6 Things I’ve Learned Since Mothering A Teenager

Being a mom of three children is inherently different than being a mom of two children and even more different than being a mom of one! I suppose that if you have children who are close in age range, it might make a bit of difference in terms of how they get along. When you have children with big age gaps like mine; I find myself being pulled in a million different directions all at once. My oldest is almost 14, my middle child is 9 and my youngest is 7 months old! This journey is certainly proving to be more challenging than I ever imagined it could be. The real challenge though is having a teenager for a daughter. Below are the 6 things I’ve learned since mothering a teenager.

Everything I Say Is Wrong

I could tell her she’s the most beautiful girl on the planet and she would translate that to mean “You are not the most beautiful girl in the universe though!” I find that the communication between us is almost nonexistent. Either I’m talking too much according to her or I’m not listening enough. In my opinion, it’s she who is doing too much talking and not enough listening. When I try to find a delicate balance; I can’t. Her teenage logic and hormones won’t allow it.

Chores Are Cruel and Unusual Punishment

My children have all had the same rules since they could walk and talk. Clean up your bedroom, clean up after yourself, do your chores as assigned! These days you’d think I was a dictator. “It’s not fair!” she says. “No one else has to do this!” (Clearly, she means no one else in the very small universe she’s constructed around herself.) God forbid she make a mess and *gasp* I expect her to clean it up! When I take away her privileges as a direct result of her actions (because you know, consequences); she tells me she doesn’t understand the connection.


 My Reproductive Organs Are Her Business

Oh yes, you’ve read that right. She totally believes that my decision to have more children should have been contingent on her desire to be an only child. She often expresses that things would be SO much different if I had just not had my middle son. I agree with her, and inform her that yes she is correct. She would then be the only child responsible for the chores in the house. That line of reasoning usually keeps her quiet for, o I’ll say, a whole five minutes.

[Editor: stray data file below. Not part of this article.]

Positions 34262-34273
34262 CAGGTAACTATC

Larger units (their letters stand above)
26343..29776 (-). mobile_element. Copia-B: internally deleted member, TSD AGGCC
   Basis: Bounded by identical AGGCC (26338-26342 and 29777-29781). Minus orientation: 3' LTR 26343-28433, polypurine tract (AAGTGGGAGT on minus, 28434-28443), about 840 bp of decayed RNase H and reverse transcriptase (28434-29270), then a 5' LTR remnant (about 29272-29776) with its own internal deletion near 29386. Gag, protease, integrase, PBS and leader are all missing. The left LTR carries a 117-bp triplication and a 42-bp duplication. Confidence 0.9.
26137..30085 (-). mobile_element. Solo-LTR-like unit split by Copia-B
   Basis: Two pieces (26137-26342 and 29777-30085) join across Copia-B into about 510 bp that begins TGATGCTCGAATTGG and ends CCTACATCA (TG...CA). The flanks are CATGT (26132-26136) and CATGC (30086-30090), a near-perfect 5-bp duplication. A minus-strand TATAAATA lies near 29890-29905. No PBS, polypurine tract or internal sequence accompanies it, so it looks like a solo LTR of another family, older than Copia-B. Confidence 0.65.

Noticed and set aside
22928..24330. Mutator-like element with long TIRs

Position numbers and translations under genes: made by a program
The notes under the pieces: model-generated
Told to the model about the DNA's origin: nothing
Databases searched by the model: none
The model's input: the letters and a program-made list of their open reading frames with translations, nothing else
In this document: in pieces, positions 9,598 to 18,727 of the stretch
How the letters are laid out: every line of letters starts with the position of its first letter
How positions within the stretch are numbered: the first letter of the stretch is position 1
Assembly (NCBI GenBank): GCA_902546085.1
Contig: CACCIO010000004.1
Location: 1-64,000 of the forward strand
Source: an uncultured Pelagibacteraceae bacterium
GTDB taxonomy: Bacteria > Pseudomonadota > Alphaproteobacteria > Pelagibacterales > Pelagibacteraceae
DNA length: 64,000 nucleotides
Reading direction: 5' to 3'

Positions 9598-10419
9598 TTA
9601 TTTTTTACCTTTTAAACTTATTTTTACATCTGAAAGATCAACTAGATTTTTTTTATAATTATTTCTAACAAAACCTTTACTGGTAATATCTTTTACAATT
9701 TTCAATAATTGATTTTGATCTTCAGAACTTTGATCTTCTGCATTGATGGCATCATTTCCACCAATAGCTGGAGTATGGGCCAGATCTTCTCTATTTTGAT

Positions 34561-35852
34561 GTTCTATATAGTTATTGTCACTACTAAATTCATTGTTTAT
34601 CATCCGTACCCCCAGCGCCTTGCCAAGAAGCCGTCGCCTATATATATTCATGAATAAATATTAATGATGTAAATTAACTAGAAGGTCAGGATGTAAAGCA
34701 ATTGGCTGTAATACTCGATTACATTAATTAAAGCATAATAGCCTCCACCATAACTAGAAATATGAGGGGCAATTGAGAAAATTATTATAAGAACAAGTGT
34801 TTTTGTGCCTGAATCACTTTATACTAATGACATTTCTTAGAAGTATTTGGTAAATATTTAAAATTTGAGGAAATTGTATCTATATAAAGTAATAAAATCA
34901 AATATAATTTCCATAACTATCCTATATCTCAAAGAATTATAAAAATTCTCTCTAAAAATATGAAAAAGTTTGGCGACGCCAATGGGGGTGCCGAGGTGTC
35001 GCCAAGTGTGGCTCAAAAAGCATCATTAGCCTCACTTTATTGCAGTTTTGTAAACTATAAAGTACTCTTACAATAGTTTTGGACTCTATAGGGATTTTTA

My Sex Life Should Be Nonexistent

Yep. We’ll toss that right up there with my reproductive organs. The bottom line is, I’m not going to stop having a sex life because I have children. Clearly, because more kids came after the first.  “Go to bed,” I say. “But I’m not tired!” she says. And then when she hears the muffled sounds of mom and dad’s moments of happiness, “You’re so gross!” she exclaims. In these moments I gloat a little when I tell her, “Well I told you to go to bed.”

Mom Equals a Never Ending Line of Credit

Whether it’s necessities like toiletries or something as outlandish as a unicorn on Jupiter; my child believes I should fund it. She thinks nothing of asking for $150.00 for this class due or $50.00 for this ONE outfit. When I begin the task of explaining the fundamentals of paychecks such as taxes, health insurance and adhering to a budget; she conveniently does not hear me. 

I Look Forward to When My Child Marries and Has Children of Her Own

This last one is like coming full circle of life. When I was a raggedy teenanger (teenager; that started as a typo but I’m beginning to like it); my mom would shake her fist in prophecy. “I hope your kids act just like you!” I would roll my eyes and mumble how I was not having any kids. Oh, how my mom laughs maniacally now after she comforts me when I call her pulling my hair out. I realize now, how much I myself look forward, quite gleefully might I add, to the day my daughter has gone off to have her own family. Not because I want to rush her youth or my freedom *heh heh heh*; rather because I know that is the time she will truly understand. She will understand all my tears, investment, lectures, hugs, kisses, and discipline. 

In the end, I guess understanding is really what we both want.

How about you mamas of teenage girls; what are some things you’ve learned about yourself? Leave a comment below or come chat with us on Facebook!

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Alicia is a blogger, writer and mental health awareness advocate who works full time as a legal assistant. She was born and raised in New Haven CT and at age 18 became a mother to a beautiful baby girl. This prompted her to seek new opportunities and move to Philadelphia PA where she lived for 10 years. During her time in Philly she met the love of her life and now husband Jared in 2005. They went on to have a son in 2008 and were wed the following year in 2009. In 2014 they decided they wanted to have a new lease on life and moved 800 miles away to Stone Mountain GA where they have lived for the last 2 years. In her time here in GA, Alicia has enjoyed exploring Atlanta and all it has to offer. In her free time (when she can manage that), she enjoys blogging, spending time doing arts and crafts with her children, dating her husband, writing poetry and amateur photography. Her motto on life? Take it one day at a time!